Jakob Bernoulli published in a book in 1713 his “golden theorem” which will tell you this number if you want to be almost certain. As the teams play more games, the average of the outcomes will converge to the theoretical probability of 50%, and the more sure you will be. This is also known as the “law of large numbers.”
In 1733, Abraham De Moivre published what might be the first discussion of the bell curve. Subsequently, Carl Frederick Gauss, and then Pierre-Simon LaPlace worked to formalize the the normal distribution, which described how variations in sampling (errors) obeyed the distributions seen in Pascal’s Triangle. Instead of using rows of a triangle, they used a function which formed the basis for statistical significance.
While the evolution of the normal distribution might be a central theme of the book, Mlodinow also explores outgrowths of statistical progress, including false positives, mean reversion, conditional probabilities, and others, and provides helpful examples.
The final chapters cover how the human mind perceives randomness, and includes references to work in cognitive psychology and behavioral finance. We often don’t recognize randomness when we see it; instead we see patterns that don’t exist, since we seek a sense of control over things that are fundamentally out of our control, since they are simply random.
While Mlodinow had a deep grasp of the math and statistics, and their history, he didn’t seem as comfortable with the psychology and behavioral material, which I felt was presented in more of a patchwork manner. It seemed like he kind of reeled off the behavioral biases, rather than treat them in a ordered way, as with the statistics. This material is a much newer science that hasn’t been unified in the same way that statistics has been, however, so perhaps it doesn’t lend itself as well to his approach.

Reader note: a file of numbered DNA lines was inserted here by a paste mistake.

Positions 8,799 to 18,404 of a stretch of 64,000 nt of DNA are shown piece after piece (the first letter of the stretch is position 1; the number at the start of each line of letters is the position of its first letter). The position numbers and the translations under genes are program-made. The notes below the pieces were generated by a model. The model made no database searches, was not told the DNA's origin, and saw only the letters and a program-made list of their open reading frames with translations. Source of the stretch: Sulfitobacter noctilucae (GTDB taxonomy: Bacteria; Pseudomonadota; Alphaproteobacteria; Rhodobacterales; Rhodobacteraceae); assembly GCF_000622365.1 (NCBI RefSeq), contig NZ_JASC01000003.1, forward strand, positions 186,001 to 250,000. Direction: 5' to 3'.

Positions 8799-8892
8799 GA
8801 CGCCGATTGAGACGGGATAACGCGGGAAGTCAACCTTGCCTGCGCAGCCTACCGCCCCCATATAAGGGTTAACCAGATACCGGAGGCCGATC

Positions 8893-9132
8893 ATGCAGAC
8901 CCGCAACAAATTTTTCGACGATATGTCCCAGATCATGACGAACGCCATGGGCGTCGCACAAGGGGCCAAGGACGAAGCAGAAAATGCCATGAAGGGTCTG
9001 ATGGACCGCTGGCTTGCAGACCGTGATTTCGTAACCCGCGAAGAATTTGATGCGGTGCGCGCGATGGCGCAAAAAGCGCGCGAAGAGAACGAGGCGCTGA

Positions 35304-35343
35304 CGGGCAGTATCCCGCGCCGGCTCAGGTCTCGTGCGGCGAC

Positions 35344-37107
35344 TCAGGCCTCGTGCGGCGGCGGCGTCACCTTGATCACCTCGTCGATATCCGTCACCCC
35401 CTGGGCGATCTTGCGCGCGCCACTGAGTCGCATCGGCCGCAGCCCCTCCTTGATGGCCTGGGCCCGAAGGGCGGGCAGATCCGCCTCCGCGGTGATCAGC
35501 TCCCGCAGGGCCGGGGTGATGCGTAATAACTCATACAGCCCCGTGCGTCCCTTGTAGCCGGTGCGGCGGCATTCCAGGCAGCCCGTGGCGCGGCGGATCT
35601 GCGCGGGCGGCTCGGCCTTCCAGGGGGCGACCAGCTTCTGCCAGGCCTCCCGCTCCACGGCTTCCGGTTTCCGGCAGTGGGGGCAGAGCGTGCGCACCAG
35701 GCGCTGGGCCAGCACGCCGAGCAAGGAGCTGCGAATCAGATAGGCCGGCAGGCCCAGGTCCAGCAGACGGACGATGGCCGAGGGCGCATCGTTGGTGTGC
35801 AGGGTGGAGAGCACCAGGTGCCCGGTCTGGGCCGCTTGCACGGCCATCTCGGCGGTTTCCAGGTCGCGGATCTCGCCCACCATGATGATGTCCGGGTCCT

Also, although I appreciate he was trying to make the book short and readable, I could have used more beefed up examples and footnotes. A few times I was trying to understand something and needed to be walked through another example.
Misconceptions about how the laws of probability operate cause us a variety of problems. For instance, we often think people are skilled, when they’re just lucky, and unskilled when they’re unlucky. Based on this, Mlodinow would say that we misjudge people–both in a positive and a negative sense. Mlodinow cites the example of Bill Miller, the portfolio manager for the Legg Mason Value Trust Fund, which beat the S&P 500 for 15 years in a row. While one analyst put the odds of that happening at 372,521 to 1, Mlodinow puts the odds of some manager over 4 decades beating the S&P for a 15-year stretch at closer to 3 out of 4. He would surprised if we did not see a Bill Miller.
The world, rather than fitting neatly into black and white categories, tends towards gray. The key is to recognize when you are at risk of misperceiving the role chance plays: The analyst above interprets using statistics in a superficial way, while Mlodinow judges based on an understanding of the range of outcomes that could have occurred, instead of on a definition that works for Miller.
It is Mlodinow’s rejection of the human tendency to accept at face value what we observe around us that was the real value of the book to me. In a sense, we are at war with ourselves. On the one hand, we seek understanding and control over our environment, on the other hand, we suffer from delusions about how much understanding and control we actually have.
Perhaps true knowledge begins with humility and self awareness. If we can recognize the nature of our delusion, and how radically reality may differ from our view of the world, only then are we on the path to a deeper understanding.
* Hat tip to Annie Duke, and David Lenowitz over at www.howidecide.org for sending us a free copy of this excellent book. How I Decide is a non-profit foundation focused on extending the scope of what under-served youth learn both in schools and through programs outside of school time, so they can develop core life skills that support better decision making: self-regulation, conscious habit formation, effective information processing, and management of uncertainty.